I’ll compare Internet speed tests for three different online broadband connections I’ve had the opportunity to use in Thailand. If you will be in Thailand, hopefully this comparison will help you to make a determination on which Internet broadband supplier to choose. Of the three services analyzed, one uses a mobile wireless system which uses GSM Edge to attach to the web. Another two are standard ADSL providers from competing companies in Thailand. Each of the evaluations were performed using the same notebook, at roughly the same time of day. Tests were performed within 5 KM of each other at Chiang Rai Thailand.
The first broadband type I tested was that the AIS wireless Edge solution. I purchased a USB Edge card from 7-11 convenience store which are everywhere Thailand. The price included 20 hours of wireless time.Else give a try to our charter-speed-test.com tool.
You can purchase additional hours into the card. Adding 20 hours of time is 150 Baht (around $4.50 USD) The USB card itself houses a SIM card exactly enjoy the SIM card that goes into your phone. In actuality, you can swap AIS SIM cards between your phone and USB card if you want. The USB card has software built-in and I successfully Installed it on Windows XP and Windows 7 notebooks. I was unable to get the card to work with Mac OS X. The software works just like any other dial-up/3G/4G modem where you click a button to connect and disconnect from the Internet.
Why evaluation Edge rather than 3G? Well, Thailand is now caught up in legal problems with wireless carriers around allocating 3G frequencies so the current 3G offerings are very limited. Edge is the most suitable choice for nationwide coverage unfortunately. In actuality, Thailand could be better off leapfrogging 3G and going straight to a 4G technology such as WiMAX or LTE. I wrote an article for Network World magazine in 2009 regarding a Cisco pilot program studying WiMAX at a University in Northern Thailand. I have had the opportunity to view 4G in activity both in Thailand and at america and in the two locations, I came away really impressed…much more of an actual competitor to DSL than 3G wireless.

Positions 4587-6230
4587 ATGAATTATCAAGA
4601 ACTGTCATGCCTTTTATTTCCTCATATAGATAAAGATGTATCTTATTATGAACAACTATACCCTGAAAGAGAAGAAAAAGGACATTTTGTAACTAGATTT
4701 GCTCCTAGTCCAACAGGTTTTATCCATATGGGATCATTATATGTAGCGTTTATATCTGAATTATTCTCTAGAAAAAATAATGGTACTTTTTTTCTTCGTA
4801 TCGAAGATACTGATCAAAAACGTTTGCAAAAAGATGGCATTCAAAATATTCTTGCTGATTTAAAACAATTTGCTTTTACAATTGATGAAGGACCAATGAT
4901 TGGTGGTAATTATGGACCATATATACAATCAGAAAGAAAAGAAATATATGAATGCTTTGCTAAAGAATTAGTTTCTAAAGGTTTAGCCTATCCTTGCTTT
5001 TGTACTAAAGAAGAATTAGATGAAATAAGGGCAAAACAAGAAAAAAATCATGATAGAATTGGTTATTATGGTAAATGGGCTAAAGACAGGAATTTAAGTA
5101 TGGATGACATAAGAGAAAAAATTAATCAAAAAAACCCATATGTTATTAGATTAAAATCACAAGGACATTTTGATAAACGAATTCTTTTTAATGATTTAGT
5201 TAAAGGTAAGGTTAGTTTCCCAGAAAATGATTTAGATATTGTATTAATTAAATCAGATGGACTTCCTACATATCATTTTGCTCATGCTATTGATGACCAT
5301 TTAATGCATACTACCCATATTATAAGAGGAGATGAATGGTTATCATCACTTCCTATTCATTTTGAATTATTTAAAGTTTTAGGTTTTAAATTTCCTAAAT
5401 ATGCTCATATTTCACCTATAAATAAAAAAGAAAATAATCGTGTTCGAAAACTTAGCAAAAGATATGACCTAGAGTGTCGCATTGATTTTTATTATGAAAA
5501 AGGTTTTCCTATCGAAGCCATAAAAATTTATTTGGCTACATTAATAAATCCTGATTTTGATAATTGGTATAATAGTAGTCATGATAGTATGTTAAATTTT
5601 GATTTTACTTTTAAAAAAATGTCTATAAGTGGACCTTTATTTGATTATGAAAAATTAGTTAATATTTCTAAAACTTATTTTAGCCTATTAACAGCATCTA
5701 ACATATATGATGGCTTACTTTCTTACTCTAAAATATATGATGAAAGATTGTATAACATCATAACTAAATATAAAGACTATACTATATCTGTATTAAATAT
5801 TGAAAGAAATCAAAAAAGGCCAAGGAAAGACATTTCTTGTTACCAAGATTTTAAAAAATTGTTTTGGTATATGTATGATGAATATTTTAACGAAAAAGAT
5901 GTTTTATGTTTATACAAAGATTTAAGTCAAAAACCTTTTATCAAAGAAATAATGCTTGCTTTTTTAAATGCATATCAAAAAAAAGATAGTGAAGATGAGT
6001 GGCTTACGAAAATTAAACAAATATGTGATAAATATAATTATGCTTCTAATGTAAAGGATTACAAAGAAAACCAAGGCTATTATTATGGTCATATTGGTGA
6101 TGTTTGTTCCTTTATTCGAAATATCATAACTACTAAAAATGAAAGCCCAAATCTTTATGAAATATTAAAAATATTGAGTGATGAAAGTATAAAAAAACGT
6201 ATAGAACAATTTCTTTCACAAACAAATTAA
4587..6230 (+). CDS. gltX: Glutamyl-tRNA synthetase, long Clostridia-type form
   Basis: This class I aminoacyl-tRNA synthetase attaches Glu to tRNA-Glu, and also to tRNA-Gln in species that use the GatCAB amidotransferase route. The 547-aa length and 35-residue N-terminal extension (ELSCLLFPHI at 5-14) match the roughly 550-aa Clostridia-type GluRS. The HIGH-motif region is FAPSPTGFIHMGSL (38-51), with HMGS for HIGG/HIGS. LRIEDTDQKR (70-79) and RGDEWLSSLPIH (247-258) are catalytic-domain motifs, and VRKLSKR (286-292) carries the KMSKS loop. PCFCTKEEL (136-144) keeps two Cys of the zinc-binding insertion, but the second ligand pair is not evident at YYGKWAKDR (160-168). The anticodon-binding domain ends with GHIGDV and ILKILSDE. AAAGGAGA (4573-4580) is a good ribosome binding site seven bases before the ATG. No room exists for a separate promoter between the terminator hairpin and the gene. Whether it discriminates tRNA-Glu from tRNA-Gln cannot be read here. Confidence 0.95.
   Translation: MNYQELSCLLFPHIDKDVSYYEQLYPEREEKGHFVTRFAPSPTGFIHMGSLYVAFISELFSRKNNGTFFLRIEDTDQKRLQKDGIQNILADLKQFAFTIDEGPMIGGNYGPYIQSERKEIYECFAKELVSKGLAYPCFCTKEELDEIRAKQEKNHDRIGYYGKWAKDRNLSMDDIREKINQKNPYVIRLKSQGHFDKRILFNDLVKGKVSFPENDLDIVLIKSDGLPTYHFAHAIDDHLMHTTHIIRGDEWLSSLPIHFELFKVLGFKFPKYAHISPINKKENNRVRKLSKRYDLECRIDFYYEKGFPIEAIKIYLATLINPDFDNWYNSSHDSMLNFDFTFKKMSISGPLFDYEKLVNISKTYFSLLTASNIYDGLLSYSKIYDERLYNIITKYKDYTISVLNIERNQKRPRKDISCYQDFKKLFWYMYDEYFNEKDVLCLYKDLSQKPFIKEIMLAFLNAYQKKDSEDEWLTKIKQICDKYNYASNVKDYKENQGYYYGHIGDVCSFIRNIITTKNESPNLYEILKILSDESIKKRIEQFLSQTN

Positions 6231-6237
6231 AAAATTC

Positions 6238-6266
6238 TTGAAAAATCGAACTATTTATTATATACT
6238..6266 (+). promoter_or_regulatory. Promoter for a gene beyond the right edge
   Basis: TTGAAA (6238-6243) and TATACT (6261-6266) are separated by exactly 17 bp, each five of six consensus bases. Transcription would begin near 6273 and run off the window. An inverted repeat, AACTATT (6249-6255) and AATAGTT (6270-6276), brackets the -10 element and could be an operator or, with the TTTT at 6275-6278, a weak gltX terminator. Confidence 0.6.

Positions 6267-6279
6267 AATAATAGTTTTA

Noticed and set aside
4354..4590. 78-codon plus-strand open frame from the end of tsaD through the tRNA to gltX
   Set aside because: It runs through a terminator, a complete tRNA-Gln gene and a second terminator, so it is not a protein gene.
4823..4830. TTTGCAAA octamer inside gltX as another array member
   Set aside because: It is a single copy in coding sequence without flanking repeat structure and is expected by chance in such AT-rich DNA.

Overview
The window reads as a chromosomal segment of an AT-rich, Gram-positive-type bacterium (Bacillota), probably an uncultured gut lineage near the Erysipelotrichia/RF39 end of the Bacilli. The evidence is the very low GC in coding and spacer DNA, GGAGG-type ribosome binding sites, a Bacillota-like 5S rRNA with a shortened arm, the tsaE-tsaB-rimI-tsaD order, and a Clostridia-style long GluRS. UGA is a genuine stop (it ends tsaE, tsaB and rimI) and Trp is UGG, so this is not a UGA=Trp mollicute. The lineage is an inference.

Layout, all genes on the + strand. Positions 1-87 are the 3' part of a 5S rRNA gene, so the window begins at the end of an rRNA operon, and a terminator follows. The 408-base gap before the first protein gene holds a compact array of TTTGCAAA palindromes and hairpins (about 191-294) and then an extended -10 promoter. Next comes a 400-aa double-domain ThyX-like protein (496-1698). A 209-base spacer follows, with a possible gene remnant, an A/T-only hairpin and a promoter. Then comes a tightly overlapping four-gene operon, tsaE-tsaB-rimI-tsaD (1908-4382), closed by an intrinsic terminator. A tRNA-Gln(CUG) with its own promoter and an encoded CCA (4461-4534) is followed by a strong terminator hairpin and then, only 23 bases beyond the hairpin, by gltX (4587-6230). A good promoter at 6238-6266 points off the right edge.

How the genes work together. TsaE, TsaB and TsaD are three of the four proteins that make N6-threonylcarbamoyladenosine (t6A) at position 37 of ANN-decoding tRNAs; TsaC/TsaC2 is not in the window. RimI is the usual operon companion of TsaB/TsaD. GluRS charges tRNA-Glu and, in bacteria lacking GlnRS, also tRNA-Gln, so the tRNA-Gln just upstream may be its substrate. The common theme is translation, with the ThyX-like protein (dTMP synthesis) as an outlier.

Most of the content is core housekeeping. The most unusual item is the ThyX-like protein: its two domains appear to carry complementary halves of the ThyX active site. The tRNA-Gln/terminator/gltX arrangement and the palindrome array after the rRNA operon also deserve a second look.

That being said, should you travel often, the AIS Edge is not a bad choice…so long as you do not need much bandwidth. Not very impressive but it does the job when just browsing the world wide web. I even was able to do a Skype video phone using this card although the movie quality was pretty bad. Audio calls worked fine.
The second speed test I tried is a DSL link from TOT in Thailand. The majority of people who have DSL opt for the cheapest offering which is 4000 Kbps download and 512 Kbps upload. Presently, the monthly cost for this service is 590 Baht ($18 USD) per month that contains a DSL modem/router The rate test revealed a much lower download amount getting approximately 1779Kbps down and 371Kbps up.
Lastly, I analyzed another favorite DSL carrier in Thailand known as 3BB. The ADSL analyzed is like the TOT offerings being 4000 Kbps download and 512 Kbps upload rates. The monthly price for the service using a comprised DSL modem router is also the same as TOT in 590 Baht per month. Unlike the TOT support evaluation, the 3BB download rates were spot on. In terms of upload speeds, 3BB was a little bit lower than the TOT ADSL link that was tested.
Please remember that this is simply one persons test. Your results might vary depending upon location and time of day. Based on these evaluations, if I were to choose a DSL provider, I would go with 3BB for its far superior download test. If I really relied on regular uploads, I’d choose the TOT DSL connection. Lastly, when I needed a mobile online solution, I would have to go with AIS’s Edge…though 3BB’s upload rates were fairly close and appear to burst at greater speeds.
Andrew Froehlich, CCNA, CCNA VOICE, CCNP, CCSP, CCDP, F5 Systems Engineer, is that the President of West Gate Networks, a network and IT consulting company located in Chicago.